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[628a] who in dealing with a single divided family will destroy none of them but reconcile them and succeed, by enacting laws for them, in securing amongst them thenceforward permanent friendliness.

Clinias
A judge and lawgiver of that kind would be by far the best.

Athenian
But mark this: his aim, in the laws he enacted for them, would be the opposite of war.

Clinias
That is true.

Athenian
And what of him who brings the State into harmony? In ordering its life would he have regard to external warfare [628b] rather than to the internal war, whenever it occurs, which goes by the name of “civil” strife? For this is a war as to which it would be the desire of every man that, if possible, it should never occur in his own State, and that, if it did occur, it should come to as speedy an end as possible.

Clinias
Evidently he would have regard to civil war.

Athenian
And would anyone prefer that the citizens should be obliged to devote their attention to external enemies after internal concord had been secured by the destruction of one section and the victory of their opponents rather than after the establishment of friendship and peace [628c] by terms of conciliation?

Clinias
Everyone would prefer the latter alternative for his own State rather than the former.

Athenian
And would not the lawgiver do the same?

Clinias
Of course.

Athenian
Would not every lawgiver in all his legislation aim at the highest good?

Clinias
Assuredly.

Athenian
The highest good, however, is neither war nor civil strife—which things we should pray rather to be saved from—but peace one with another and friendly feeling. Moreover, it would seem that the victory [628d] we mentioned of a State over itself is not one of the best things but one of those which are necessary. For imagine a man supposing that a human body was best off when it was sick and aged with physic, while never giving a thought to the case of the body that needs no physic at all! Similarly, with regard to the well-being of a State or an individual, that man will never make genuine statesman who pays attention primarily solely to the needs of foreign warfare, nor will he make a finished lawgiver unless he designs his legislation for peace [628e] rather than his peace legislation for war.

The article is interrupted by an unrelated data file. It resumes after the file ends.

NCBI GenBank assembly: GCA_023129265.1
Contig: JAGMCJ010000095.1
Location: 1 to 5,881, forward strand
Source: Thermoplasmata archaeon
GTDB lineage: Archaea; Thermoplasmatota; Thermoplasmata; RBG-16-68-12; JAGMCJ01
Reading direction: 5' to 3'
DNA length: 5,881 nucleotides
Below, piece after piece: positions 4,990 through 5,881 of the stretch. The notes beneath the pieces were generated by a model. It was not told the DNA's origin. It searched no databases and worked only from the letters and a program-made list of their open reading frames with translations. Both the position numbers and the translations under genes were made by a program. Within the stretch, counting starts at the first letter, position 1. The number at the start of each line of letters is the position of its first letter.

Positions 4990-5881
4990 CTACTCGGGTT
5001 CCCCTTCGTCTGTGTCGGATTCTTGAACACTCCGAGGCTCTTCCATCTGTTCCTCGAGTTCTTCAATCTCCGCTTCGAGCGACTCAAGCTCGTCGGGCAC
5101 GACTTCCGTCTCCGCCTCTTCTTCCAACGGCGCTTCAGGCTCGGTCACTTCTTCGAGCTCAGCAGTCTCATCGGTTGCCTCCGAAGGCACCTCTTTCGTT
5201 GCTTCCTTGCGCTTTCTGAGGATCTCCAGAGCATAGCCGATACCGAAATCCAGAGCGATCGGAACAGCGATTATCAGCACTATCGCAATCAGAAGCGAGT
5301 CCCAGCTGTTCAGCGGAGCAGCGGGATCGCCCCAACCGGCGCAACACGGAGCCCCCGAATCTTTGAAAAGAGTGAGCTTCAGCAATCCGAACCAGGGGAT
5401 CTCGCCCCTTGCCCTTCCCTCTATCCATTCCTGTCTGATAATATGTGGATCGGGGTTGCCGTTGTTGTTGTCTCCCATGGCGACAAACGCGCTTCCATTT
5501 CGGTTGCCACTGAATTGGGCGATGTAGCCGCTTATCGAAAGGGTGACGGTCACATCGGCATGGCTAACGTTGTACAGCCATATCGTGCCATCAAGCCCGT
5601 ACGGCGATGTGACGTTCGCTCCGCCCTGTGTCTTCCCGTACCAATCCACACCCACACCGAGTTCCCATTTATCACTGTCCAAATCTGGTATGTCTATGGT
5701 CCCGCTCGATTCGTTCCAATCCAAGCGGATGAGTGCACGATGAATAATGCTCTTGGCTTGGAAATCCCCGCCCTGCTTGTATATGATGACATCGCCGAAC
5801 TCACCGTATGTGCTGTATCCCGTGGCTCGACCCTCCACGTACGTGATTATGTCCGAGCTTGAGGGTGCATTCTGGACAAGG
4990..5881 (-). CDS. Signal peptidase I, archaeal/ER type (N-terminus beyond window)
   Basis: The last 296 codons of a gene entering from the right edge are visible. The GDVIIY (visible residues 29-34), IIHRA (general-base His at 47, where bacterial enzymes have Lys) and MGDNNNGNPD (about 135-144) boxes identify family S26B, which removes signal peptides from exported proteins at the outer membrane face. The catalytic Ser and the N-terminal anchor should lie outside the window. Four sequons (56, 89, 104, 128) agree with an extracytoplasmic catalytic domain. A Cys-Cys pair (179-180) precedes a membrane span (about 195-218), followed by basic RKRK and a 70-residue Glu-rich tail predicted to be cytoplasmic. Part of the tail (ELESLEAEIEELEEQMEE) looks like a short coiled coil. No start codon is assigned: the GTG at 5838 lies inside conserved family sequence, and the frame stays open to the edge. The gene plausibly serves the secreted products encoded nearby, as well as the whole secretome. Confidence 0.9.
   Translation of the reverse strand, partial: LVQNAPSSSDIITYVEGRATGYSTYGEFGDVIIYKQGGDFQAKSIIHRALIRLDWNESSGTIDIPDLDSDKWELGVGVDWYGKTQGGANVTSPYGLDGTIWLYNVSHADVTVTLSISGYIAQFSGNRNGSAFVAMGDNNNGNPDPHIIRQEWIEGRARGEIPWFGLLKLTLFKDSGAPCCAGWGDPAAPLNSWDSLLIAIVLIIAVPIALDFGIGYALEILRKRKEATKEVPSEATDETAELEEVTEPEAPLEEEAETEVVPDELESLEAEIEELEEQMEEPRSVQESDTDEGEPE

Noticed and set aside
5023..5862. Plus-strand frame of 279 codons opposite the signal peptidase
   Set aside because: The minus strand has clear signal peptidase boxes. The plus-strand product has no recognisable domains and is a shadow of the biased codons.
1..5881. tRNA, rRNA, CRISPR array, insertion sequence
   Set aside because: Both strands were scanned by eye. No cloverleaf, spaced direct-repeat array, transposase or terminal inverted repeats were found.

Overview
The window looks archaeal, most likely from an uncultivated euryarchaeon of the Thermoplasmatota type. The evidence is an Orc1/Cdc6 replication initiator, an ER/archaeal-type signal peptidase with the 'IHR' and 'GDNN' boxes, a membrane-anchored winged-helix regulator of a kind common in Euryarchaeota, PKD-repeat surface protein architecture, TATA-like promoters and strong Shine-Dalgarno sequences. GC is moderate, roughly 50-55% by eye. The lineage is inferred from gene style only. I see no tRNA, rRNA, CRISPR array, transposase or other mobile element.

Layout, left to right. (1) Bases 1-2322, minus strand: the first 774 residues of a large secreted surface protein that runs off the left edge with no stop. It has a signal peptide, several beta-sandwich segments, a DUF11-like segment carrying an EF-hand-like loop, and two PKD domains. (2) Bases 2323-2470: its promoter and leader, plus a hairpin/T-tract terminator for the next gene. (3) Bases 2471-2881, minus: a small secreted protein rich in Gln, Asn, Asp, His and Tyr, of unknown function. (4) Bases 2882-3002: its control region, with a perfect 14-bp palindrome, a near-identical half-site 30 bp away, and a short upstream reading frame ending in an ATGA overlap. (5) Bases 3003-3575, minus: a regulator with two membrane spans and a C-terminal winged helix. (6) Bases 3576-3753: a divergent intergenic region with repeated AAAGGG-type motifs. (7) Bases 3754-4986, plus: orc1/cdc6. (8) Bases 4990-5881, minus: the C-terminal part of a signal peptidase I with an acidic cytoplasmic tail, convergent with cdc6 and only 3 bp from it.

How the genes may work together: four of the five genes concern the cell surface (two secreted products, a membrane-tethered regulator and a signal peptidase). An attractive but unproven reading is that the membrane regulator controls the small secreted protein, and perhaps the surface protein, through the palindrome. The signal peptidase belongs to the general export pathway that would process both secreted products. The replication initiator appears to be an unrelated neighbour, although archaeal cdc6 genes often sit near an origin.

Clinias
This statement, Stranger, is apparently true; yet, unless I am much mistaken, our legal usages in Crete, and in Lacedaemon too, are wholly acted towards war.

Athenian
Very possibly; but we must not now attack them violently,

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